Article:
One of the most fascinating qualities of the castle is the multitude of architectural styles found in it, from Baroque to Neo-renaissance.
The original castle was a Romanesque keep, built around 1200. It was extended between 1471–1474 by the master-builder Arnold von Westfalen. In the middle of the sixteenth century an addition in the Renaissance style was added, and, after a big fire in 1701, Augustus II the Strong reconstructed much of the castle in the Baroque style. Additionally, the collection-rooms, placed in the western wing, were created at this time during two periods. In the first period (1723–1726) the Silver Room, Heraldic Room" and the "Pretiosensaal" arose, whereas in the second campaign (1727–1729) the "Kaminzimmer", "Juwelenzimmer", Ivory Room and Bronze Room were built. At the turn of the twentieth century a reconstruction in the Neo-renaissance style took place and afterwards various modernizations were undertaken, such as the installation of underfloor heating and electric lights in 1914.
Most of the castle was reduced to a roofless shell in the air attack (Bombing of Dresden in World War II) on February 13/14 1945. The Heraldic Room, Jewel Room, Silver Room and Bronze Room were all destroyed. Fortunately the collections survived, having been taken to the Königstein Fortress in the early years of the war.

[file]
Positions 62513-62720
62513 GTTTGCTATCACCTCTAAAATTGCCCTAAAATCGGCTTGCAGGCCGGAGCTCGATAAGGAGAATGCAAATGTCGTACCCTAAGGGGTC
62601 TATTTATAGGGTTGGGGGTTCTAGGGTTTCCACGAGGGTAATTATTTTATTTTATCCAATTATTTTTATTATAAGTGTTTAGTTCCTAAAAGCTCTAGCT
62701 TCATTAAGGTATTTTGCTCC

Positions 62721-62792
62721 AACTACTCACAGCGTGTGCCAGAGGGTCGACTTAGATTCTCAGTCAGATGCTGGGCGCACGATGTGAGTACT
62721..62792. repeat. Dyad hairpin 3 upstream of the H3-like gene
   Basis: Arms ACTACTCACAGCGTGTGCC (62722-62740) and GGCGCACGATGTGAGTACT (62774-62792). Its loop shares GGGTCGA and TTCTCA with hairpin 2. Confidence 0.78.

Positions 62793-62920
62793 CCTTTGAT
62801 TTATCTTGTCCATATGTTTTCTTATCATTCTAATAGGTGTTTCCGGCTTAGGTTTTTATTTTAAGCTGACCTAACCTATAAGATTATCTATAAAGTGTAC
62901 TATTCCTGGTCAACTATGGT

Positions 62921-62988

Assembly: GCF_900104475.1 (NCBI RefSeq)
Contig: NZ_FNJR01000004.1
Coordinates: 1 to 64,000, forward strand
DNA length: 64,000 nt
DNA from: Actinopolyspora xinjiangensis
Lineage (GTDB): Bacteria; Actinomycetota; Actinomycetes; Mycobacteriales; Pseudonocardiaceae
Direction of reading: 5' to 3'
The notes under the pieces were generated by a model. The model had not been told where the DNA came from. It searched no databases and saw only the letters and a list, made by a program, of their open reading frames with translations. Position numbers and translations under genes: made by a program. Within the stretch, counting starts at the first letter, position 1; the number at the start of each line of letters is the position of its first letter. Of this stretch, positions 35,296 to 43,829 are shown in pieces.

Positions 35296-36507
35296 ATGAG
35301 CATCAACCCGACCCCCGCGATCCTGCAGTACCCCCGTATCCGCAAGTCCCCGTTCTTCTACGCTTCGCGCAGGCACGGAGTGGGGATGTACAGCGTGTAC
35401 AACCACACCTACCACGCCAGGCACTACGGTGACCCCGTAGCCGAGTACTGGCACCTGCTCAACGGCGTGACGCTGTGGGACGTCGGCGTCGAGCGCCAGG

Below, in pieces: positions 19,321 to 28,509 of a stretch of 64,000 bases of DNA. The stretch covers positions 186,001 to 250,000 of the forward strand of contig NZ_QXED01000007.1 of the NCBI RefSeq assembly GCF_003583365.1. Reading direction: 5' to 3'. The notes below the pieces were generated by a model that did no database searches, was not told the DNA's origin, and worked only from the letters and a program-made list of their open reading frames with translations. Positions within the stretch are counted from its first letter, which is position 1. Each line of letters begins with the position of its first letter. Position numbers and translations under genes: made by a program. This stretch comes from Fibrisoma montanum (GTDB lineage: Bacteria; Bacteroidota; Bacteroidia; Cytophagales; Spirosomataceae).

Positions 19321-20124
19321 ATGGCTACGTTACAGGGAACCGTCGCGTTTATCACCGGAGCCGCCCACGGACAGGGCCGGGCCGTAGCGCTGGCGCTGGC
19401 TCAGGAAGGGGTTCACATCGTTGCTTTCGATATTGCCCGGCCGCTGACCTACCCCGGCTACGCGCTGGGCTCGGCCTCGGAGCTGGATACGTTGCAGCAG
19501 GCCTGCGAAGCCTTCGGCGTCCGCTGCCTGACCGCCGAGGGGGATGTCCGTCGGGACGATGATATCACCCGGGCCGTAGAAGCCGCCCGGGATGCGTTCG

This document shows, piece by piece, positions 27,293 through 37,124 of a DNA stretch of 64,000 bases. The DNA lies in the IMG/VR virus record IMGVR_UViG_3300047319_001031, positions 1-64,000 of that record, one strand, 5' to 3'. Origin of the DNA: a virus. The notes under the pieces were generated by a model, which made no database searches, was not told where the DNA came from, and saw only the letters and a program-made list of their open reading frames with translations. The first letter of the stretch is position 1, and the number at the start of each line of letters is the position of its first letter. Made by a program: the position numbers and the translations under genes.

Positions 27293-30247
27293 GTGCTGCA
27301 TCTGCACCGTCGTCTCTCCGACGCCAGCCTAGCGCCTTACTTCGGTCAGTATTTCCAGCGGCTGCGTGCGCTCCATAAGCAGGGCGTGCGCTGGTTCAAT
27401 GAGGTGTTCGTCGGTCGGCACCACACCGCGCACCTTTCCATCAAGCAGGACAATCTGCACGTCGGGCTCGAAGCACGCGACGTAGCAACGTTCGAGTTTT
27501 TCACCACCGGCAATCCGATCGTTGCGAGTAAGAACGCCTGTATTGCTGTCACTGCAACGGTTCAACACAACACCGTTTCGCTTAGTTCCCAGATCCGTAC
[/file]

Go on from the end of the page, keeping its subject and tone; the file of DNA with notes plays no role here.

In the first 15 years after the end of the Second World War no attempts were made to restore the building except the installation of a temporary roof in 1946. During the 1960s, the reconstruction began with the installation of new windows. Since then an amazing amount of restoration has occurred. The famous "Grünes Gewölbe" (Green Vault) was reopened in 2005 containing, among other priceless items, the treasures of the Saxon Monarchy. The rebuilding of the castle is not yet complete